roadtrippers.com, courtesy of Sanna Boman Coates

The exact population of Amboy, originally founded in the 1850s by salt miners, is less than 10. It was the first stop in a series of railroad stations constructed across the Mojave Desert in the late 1800s. In 1938 Roy’s Motel, named after Roy Crowl, opened as a rest stop for travelers, the only respite from the desert heat for miles and miles around. With the rise of automobiles, Roy’s Motel included a gas and service station. At it’s heyday, the town of Amboy, owned by Herman “Buster” Burris, had a population of 700. Buster eventually sold the town and moved away. Albert Okura, a businessman, Historic Route 66 activist, and philanthropist purchased the town of Amboy in 2005. (roadtrippers.com)

According to desertusa.com, Amboy is a time capsule of 1950s Americana. After Albert Okura purchased the town for $425,000, he has slowly been restoring it. Roy’s is open for gas and there’s a little store where you can buy water and a postcard and use the restroom. On November 16, 2019 the iconic neon lights of the Roy’s Cafe & Motel sign were lit after 20 years of darkness, lighting up the roadway again for travelers on Route 66. In the future there are plans to restore the 20-room hotel and 6 bungalows.

“There is an old cemetery, a church and a post office nearby — all closed now — but the grave markers remind us of the history and the residents who used to live there.” (desertusa.com)

Amboy Crater

Ash and Cinders…

This 6,000-year-old volcanic remnant is an almost perfectly symmetrical cinder cone, an example of geology creating geometry. Amboy Crater is situated in one of the youngest volcanic fields in the United States, halfway between Barstow and Needles, CA off Historic Route 66 National Trails Highway. (visitcalifornia.com and blm.gov)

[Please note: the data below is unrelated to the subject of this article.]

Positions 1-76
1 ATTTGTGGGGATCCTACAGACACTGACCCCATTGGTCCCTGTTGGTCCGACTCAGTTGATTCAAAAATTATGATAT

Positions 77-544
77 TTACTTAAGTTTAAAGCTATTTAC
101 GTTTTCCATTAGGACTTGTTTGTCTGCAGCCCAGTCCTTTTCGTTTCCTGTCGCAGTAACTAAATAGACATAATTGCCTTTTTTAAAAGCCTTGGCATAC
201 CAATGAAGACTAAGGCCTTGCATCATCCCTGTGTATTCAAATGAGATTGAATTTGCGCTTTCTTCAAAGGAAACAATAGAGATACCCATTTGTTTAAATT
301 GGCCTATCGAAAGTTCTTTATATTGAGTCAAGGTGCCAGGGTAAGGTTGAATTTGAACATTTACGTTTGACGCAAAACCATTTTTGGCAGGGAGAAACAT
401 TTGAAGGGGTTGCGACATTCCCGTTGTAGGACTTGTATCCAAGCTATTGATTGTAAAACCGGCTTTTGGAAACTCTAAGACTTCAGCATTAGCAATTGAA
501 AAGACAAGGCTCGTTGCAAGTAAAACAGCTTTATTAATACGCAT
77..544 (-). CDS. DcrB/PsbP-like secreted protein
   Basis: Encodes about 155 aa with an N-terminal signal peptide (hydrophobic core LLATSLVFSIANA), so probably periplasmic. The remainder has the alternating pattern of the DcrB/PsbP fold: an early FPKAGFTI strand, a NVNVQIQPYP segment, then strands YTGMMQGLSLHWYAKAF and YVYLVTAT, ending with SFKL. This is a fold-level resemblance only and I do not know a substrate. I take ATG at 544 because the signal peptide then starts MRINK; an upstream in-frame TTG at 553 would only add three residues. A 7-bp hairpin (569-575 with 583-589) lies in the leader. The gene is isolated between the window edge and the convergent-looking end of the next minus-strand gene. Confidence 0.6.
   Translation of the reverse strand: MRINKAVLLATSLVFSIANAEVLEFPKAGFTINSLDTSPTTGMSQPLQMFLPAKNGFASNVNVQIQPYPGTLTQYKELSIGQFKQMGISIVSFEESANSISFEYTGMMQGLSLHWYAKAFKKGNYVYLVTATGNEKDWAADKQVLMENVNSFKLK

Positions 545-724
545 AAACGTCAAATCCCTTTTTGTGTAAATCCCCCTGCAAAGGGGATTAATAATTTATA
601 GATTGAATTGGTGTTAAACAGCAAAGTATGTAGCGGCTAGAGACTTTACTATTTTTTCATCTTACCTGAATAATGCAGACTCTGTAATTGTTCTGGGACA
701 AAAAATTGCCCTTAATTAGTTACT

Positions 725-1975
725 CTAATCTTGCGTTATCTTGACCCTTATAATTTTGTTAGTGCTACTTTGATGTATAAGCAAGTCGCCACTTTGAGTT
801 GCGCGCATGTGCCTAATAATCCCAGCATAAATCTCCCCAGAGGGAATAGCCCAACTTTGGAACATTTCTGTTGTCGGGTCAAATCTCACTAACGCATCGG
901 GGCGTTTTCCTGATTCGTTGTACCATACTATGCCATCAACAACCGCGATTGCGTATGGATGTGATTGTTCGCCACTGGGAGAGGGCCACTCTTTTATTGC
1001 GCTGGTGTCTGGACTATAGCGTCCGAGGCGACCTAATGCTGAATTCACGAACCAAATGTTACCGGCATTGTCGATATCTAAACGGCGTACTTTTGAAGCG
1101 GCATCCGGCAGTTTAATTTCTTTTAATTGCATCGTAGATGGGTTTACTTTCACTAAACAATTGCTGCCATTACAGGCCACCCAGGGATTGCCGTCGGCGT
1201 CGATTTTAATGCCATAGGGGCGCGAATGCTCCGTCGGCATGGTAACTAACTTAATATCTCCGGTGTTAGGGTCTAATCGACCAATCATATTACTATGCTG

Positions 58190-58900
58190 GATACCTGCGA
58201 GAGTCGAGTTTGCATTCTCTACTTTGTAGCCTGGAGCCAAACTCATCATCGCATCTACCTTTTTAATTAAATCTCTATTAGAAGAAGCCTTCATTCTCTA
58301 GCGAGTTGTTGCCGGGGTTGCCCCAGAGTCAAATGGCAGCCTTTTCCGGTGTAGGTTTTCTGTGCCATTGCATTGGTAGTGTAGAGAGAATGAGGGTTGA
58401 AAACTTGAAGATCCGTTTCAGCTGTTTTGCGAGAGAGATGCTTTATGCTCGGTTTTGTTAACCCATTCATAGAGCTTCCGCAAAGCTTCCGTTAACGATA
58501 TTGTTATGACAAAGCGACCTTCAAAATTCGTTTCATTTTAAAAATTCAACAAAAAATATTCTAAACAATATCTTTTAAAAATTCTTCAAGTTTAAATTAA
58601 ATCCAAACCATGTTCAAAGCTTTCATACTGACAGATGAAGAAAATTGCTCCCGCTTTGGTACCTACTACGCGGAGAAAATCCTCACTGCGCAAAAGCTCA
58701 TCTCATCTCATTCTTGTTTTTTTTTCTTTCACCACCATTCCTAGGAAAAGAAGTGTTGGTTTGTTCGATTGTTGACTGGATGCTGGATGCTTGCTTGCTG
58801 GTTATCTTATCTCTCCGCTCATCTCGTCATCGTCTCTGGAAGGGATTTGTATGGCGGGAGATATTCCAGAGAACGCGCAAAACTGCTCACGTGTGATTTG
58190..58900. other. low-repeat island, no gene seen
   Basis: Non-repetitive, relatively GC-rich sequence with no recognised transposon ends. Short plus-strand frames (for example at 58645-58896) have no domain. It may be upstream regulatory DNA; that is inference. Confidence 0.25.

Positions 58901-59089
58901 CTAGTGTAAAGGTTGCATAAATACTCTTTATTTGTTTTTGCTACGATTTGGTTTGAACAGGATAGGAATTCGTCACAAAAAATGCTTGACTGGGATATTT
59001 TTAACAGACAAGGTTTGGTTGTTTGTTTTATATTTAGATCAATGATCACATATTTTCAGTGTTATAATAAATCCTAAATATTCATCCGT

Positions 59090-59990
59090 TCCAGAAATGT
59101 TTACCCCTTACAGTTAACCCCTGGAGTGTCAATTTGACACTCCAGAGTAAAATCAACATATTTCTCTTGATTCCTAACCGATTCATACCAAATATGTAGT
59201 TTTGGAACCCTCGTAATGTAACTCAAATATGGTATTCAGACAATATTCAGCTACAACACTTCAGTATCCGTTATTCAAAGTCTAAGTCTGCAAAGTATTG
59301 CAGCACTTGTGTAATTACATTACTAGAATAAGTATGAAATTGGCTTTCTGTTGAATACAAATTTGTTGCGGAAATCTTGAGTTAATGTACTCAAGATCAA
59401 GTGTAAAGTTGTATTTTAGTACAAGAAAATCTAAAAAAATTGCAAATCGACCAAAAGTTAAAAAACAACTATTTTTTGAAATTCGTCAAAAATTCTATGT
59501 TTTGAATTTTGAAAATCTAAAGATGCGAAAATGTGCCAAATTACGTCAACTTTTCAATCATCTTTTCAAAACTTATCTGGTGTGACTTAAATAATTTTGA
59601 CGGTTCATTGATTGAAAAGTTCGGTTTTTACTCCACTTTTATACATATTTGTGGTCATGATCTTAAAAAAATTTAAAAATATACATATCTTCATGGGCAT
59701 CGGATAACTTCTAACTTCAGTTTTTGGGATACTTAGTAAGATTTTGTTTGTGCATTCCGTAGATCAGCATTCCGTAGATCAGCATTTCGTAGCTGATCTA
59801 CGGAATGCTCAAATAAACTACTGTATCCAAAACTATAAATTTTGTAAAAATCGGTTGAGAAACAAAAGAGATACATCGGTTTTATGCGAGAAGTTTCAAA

It is about 2 hours away from Thousand Palms Oasis in the Coachella Valley. We take Dillon Road to Desert Hot Springs to connect with State Route 62, traveling through the Morengo and Yucca Valleys past Joshua Tree and Twentynine Palms… 

From SR 62 we turn north on Godwin Road and then head northeast on Amboy Road…


Amboy Crater was designated a National Natural Landmark in 1973 for its visual and geological significance.

The site offers picnic tables, restrooms, a hiking trail to the rim, and an ADA shaded overlook.

Amboy Crater is 250 feet high with a diameter of 1,500 feet. It’s most recent eruption was about 10,000 years ago.


You can hike to the rim of the crater and descend into the center. Unfortunately for us it is way too hot to even think about this 2-3 hour hike! It’s 117 degrees in the shade out here! Best to come back in the winter…

We did manage to sample the trail before heading back to an air-conditioned car…


The inside of the crater contains 2 lava dams behind which have formed small lava lakes that are now flat in appearance, covered with light colored clay, creating the impression of miniature “dry lakes.” (desertusa.com)

desertusa.com

There is a breach on the west side of the crater where lava poured out over 24 square miles, which contains lava lakes, collapsed lava tubes and sinks, spatter cones, and massive flows of basalt. (blm.gov)

According to the kiosk information, in addition to basalt, the lava flows were also rich in magnesium, iron, and calcium. Red colors from the rocks are the result of ferric iron created by steam on heated rocks. Tiny specks of green are olivine crystals.


Four years ago? Marco Paganini shared this photo on Google Maps

“The crater as seen from the rim. On the bottom left, the trail I used to hike up here. Ahead on the right, the rough trail I’ll use to get back down (but I don’t know it yet.)”

You bet we’ll be back this winter to hike to and down into Amboy Crater!